How To Ask For A Letter Of Recommendation 2019: Guide

Letters of recommendation can be an extremely powerful tool. In fact, more often than not, if you provide your new potential employer with a letter of recommendation, they probably won’t need to contact your previous employers. This not only saves them a step in the hiring process (which they’ll appreciate) but it gives you the opportunity to show your worthiness for the job without having to rely entirely on your interview.

So how do you get a letter of recommendation from your previous employer? Or if you are a new graduate, how do you obtain a letter of recommendation that you can use when interviewing? We’re going to cover all of this and more.

Ready? Let’s get started.

Table Of Contents

Why Are Letters Of Recommendation Important

Letters of recommendation are important because they provide your new employer with merit. Letters of recommendation don’t absolutely mean that you’ll be securing your next job. But it can help to clarify some loose ends.

Let’s take leadership as an example. If your employer isn’t sure about your leadership capabilities after your interview, but your letters of recommendation contain leadership notes, then they most likely will give you a chance.

Pro tip: In a 2018 HireRight survey, 85% of employers surveyed uncovered a lie or misrepresentation on a candidate’s resume or job application. Meaning the use of professional references, letters of recommendation or referrals are vital to increasing your chances of employment.

The benefit of having a letter of recommendation is that it can hold the potential for your new employer to look the other way at skillets or interview questions that they don’t think you answered correctly or have. In fact, 45% of interviewers will read your letters of recommendation before they read your cover letter.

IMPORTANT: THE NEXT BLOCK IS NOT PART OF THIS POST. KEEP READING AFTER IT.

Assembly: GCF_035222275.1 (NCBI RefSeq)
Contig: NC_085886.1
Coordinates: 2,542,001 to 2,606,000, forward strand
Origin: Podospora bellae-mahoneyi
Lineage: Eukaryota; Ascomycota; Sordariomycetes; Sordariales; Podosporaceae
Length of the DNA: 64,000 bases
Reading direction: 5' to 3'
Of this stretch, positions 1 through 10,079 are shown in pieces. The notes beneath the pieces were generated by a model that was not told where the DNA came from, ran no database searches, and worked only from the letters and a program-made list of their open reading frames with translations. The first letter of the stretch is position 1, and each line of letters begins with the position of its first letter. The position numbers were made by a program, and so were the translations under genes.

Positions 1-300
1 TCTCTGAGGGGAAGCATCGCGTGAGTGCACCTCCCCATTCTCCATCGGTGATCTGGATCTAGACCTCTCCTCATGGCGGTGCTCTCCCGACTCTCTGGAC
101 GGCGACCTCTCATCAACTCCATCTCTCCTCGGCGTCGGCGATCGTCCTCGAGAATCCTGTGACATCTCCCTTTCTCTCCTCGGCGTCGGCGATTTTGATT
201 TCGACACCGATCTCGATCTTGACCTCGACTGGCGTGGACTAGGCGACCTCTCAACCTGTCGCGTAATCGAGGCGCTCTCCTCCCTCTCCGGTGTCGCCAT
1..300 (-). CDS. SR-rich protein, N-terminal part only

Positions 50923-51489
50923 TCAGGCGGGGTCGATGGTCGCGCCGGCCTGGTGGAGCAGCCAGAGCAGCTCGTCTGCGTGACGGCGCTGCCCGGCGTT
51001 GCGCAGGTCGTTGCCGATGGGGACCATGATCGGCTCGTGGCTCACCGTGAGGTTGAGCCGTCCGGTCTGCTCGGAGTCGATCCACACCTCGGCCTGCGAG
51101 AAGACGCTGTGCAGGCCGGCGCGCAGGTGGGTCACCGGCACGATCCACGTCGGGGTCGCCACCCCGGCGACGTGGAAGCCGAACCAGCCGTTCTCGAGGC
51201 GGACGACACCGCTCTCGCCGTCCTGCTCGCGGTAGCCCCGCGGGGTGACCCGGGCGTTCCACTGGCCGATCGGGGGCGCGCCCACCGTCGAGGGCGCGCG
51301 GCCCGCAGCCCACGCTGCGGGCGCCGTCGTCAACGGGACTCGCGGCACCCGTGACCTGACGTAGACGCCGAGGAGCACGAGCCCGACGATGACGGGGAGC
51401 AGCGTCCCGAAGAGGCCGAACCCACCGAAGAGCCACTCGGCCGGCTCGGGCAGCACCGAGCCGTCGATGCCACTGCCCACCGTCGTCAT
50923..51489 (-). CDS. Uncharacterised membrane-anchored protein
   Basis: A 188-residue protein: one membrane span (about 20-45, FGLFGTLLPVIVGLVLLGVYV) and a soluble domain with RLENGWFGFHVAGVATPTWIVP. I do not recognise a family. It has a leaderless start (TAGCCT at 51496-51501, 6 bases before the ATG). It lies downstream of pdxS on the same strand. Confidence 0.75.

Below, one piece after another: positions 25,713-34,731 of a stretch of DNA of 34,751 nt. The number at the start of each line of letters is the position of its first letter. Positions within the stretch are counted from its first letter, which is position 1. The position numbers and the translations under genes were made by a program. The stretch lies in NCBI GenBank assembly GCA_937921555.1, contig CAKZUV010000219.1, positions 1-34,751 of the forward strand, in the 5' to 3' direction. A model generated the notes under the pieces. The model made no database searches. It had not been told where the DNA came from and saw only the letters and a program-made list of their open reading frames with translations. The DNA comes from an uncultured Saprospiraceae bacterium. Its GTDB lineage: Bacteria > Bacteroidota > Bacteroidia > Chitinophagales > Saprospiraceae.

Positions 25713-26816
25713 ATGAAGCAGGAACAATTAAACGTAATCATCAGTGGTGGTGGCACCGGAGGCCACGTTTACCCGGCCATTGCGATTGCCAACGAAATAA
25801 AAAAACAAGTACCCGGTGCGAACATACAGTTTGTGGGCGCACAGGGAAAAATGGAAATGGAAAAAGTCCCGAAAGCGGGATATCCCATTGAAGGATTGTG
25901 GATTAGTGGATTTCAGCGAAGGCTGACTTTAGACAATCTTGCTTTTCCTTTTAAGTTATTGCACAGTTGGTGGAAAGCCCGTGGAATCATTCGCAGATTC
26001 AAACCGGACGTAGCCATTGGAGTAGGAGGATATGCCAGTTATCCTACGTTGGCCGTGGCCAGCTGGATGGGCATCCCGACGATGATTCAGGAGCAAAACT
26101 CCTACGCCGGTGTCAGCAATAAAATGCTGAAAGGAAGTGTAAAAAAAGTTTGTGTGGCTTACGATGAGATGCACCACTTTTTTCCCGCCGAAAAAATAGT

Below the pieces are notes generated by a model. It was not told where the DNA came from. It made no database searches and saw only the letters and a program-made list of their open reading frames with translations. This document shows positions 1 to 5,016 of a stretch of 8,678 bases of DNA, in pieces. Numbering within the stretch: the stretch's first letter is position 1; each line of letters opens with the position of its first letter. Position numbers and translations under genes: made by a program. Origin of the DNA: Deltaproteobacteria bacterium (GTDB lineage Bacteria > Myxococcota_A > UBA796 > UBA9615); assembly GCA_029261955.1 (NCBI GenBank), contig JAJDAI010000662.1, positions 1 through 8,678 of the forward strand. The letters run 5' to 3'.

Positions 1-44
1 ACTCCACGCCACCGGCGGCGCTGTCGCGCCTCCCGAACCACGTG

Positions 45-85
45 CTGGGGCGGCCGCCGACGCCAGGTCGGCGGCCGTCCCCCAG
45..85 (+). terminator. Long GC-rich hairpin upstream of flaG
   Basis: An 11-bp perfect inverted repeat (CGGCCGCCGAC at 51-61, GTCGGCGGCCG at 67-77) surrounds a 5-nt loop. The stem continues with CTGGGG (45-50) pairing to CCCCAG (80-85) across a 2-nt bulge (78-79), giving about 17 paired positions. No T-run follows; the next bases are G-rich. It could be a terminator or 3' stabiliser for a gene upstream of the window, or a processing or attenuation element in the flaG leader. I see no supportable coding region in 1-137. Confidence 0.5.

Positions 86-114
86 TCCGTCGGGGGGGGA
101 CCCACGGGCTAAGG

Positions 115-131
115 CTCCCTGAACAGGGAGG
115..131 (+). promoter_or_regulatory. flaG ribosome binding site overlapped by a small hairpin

This can make letters of recommendation extremely powerful in making sure that you have the best chance of getting employed.

Will They Help You In Your Next Interview

Letters of recommendation will absolutely help you in your next interview. While your new employer or hiring manager won’t ask for them upfront. You should always provide them along with your resume and your cover letter.

Remember, having letters of recommendation don’t guarantee that you’ll be employed right after your next job interview. But it can help to smooth out some of the edges of the interview and push forward the process.

What’s Important For The Letter To Contain

Here’s what most guides won’t tell you: you need to inform the person you’re asking to write to the letter, what they should bring forward about working with you.

For example, if you simply ask a previous colleague to write you a letter of recommendation, they’re going to think on their feet. And write the letter based on what they valued about you. While that’s great, it might not be the best for you.

If you can inform the person that’s writing the letter which job function you’re applying to, they can more easily target the letter to be applicable for your future interviews.

Make sure they cover:

Asking For A Letter Of Recommendation (Simple 3 Steps)